Skip to main content
Republican U.S. presidential nominee Donald Trump gives two thumbs up as he arrives to speak during the final session at the Republican National Convention in Cleveland, Ohio, U.S. July 21, 2016. REUTERS/Brian Snyder TPX IMAGES OF THE DAY - RTSJ4FT
Up Front

R-E-S-P-E-C-T: The question of Trump and U.S. foreign policy

We know Donald Trump the (flamboyant) businessman and (uninhibited) reality show host. We know Donald Trump the (disruptive) populist politician. We are about to discover Donald Trump as the leader of the world’s most powerful (and respected?) nation.

Trump has raised questions in the minds of the leaders of most of America’s historic allied and friendly nations. They are wondering in particular about his stance on immigration, including the wall on the Mexican border, and his policy toward NATO and the defense of Europe. It may turn out that the key to U.S. relations with its allies and friends in the Trump era will be R-E-S-P-E-C-T, of the kind Aretha Franklin asked for.


Journalist David Ignatius of the Washington Post has reminded us that Machiavelli advised leaders who aim to be successful that it is better to be feared than to be loved. Being feared or being loved are extremes that may be less relevant today. Being respected could be more important.

Let’s set aside the matter of being respected by American citizens and ponder instead the challenge for Trump of gaining the respect of foreign leaders.

A good starting point is to ask if it makes a difference. Trump may believe instinctively that it’s up to the foreign leaders to gain his respect. In a world where Americans represent less than 5 percent of global population and where perceptions of American decline are almost universal, it is hard to believe this attitude will succeed.

So let’s consider in turn President-elect Trump’s bilateral as well as multilateral relations with the rest of the world, starting now and into 2017.

But keep in mind that President Barack Obama is flying to Berlin to meet with German Chancellor Angela Merkel this week and will be winding up his final overseas visit as president by attending the Asia-Pacific Economic Cooperation (APEC) summit in Lima, Peru. The spin Obama puts on the president-elect in these meetings could somewhat ease the anxiety felt by many world leaders. The work of earning respect will be Trump’s alone and will be a “huge” challenge.

Imagine Trump’s first meetings with just three leaders:  Chancellor Merkel, British Prime Minister Theresa May, and Canadian Prime Minister Justin Trudeau. It seems far-fetched that Merkel will feel obliged to embrace Trump’s view of the role of Europe in the world.  It seems equally far-fetched that May will go beyond noting the U.K.’s “special relationship” with the U.S. in the past. The case of Trudeau may be the hardest for the new president-elect, because it looks as though the more radical Trump policies are, the more Canada benefits. This is not a formula for mutual respect.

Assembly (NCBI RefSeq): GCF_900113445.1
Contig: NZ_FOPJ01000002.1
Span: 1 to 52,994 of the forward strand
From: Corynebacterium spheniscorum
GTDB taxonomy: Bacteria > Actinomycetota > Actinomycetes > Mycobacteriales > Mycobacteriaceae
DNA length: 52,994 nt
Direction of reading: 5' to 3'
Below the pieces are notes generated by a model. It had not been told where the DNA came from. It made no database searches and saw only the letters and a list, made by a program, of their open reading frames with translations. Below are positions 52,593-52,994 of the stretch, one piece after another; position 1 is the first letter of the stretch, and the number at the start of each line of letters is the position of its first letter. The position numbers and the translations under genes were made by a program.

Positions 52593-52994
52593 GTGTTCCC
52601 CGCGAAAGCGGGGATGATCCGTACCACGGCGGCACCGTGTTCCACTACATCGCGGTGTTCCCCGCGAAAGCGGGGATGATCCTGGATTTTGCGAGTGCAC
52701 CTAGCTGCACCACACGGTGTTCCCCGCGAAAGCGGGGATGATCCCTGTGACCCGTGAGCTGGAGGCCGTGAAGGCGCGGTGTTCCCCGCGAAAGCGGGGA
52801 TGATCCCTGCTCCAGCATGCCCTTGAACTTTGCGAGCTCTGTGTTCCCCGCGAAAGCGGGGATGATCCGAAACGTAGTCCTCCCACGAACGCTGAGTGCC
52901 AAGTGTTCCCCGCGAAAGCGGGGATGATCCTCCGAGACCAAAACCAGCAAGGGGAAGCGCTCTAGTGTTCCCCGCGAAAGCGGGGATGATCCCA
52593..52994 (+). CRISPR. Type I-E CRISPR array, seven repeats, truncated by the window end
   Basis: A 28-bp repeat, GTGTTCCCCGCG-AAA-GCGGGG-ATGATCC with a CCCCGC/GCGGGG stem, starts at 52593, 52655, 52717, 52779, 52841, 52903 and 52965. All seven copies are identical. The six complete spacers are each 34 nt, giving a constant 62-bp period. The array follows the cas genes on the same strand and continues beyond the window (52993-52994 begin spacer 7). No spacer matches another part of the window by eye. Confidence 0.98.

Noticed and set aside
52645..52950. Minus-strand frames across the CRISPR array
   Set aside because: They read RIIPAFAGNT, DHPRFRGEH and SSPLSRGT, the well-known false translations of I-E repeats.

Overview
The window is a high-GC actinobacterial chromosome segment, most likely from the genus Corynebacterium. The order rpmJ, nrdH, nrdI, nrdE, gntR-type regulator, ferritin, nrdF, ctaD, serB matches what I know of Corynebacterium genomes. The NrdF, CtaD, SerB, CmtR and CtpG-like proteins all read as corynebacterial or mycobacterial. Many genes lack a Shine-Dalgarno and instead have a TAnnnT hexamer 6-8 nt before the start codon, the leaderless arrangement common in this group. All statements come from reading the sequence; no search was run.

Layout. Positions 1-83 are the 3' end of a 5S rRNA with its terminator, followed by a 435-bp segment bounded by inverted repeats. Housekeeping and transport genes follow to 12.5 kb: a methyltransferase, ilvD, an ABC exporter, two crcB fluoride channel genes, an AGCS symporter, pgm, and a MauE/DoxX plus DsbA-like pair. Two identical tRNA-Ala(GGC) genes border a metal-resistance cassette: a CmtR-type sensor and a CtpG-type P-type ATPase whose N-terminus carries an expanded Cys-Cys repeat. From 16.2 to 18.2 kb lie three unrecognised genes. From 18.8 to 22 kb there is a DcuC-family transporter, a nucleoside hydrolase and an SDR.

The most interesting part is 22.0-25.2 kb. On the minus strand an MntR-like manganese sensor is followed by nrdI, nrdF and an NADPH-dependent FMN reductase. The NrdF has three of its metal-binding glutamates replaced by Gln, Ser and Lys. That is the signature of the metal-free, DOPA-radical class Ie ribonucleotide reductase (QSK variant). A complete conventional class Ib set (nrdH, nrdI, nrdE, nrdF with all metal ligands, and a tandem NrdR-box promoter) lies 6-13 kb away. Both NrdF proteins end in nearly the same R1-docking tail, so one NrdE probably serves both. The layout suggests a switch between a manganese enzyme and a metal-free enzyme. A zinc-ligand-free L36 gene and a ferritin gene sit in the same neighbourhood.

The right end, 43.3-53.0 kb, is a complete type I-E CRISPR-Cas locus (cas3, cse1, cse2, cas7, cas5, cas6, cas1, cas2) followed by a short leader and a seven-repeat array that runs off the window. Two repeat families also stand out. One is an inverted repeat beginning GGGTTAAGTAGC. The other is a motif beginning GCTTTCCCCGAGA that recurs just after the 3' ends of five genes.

Imagine Trump’s first participation or representation in four multilateral fora: the G-7 summit in Taormina, Sicily from May 26-27; the G-20 summit in July, the United Nation’s General Assembly, and the East Asia Summit.

Given the G-7 summit will focus on Africa and migration and is scheduled just a few months after inauguration, Trump may delegate someone to attend. He likely wants to focus in his first 100 days on economic and other issues; also, he is mainly interested in keeping refugees out. Unless Putin plans to attend the G-7 and asks Trump to meet him there, it is unlikely the U.S. president-elect will make Sicily his first foreign visit.

The next G-20 summit in Hamburg, Germany from July 7-8 could be the first major multilateral meeting he attends, and it is hard to believe that he would skip it or send an alternate. The first 100 days of his administration will be behind him and the drift of his foreign policy should be clear.

The U.S. president traditionally addresses the U.N. General Assembly when it meets every September in New York City. Is it conceivable that Trump will miss this opportunity to explain how he wants to remake the U.N. system? Is it conceivable that his audience will react with equanimity if he reiterates his views from March 2016 when he spoke of “the utter weakness and incompetence of the United Nations,” and went on to say, “The United Nations is not a friend of democracy, it’s not a friend to freedom. It’s not a friend even to the United States of America, where as all know, it has its home”?

Traditionally, meetings of the 18 nations represented at the East Asia Summit are held in November. The date for next year’s meeting has not been fixed, but the host country will be the Philippines. Trump’s participation in this meeting will be complicated by the tradition of convening the 21-nation APEC summit back to back with the East Asia Summit, in large part to avoid requiring the U.S. president from making two separate trips to Asia. Here, it is possible that Trump will decide to skip the East Asia Summit in the Philippines or the APEC meeting that will be hosted by Vietnam. At both he is likely to be regarded with skepticism at best. If he sends an alternate to one of them, it would almost certainly lead to a loss of U.S. influence in Asia.

Imagine then that Trump decides that he wants to gain the respect of the leaders he will engage with at these meetings. To succeed, he will have to set aside a number of his key campaign promises and, more problematically, overcome his instinct to regard each meeting as just another deal to be done.

Sometimes gaining a little R-E-S-P-E-C-T is complicated, but doing so on the multilateral stage in Asia as well as with individual leaders in Europe, Canada, and elsewhere could help to “make America great again.”


Get daily updates from Brookings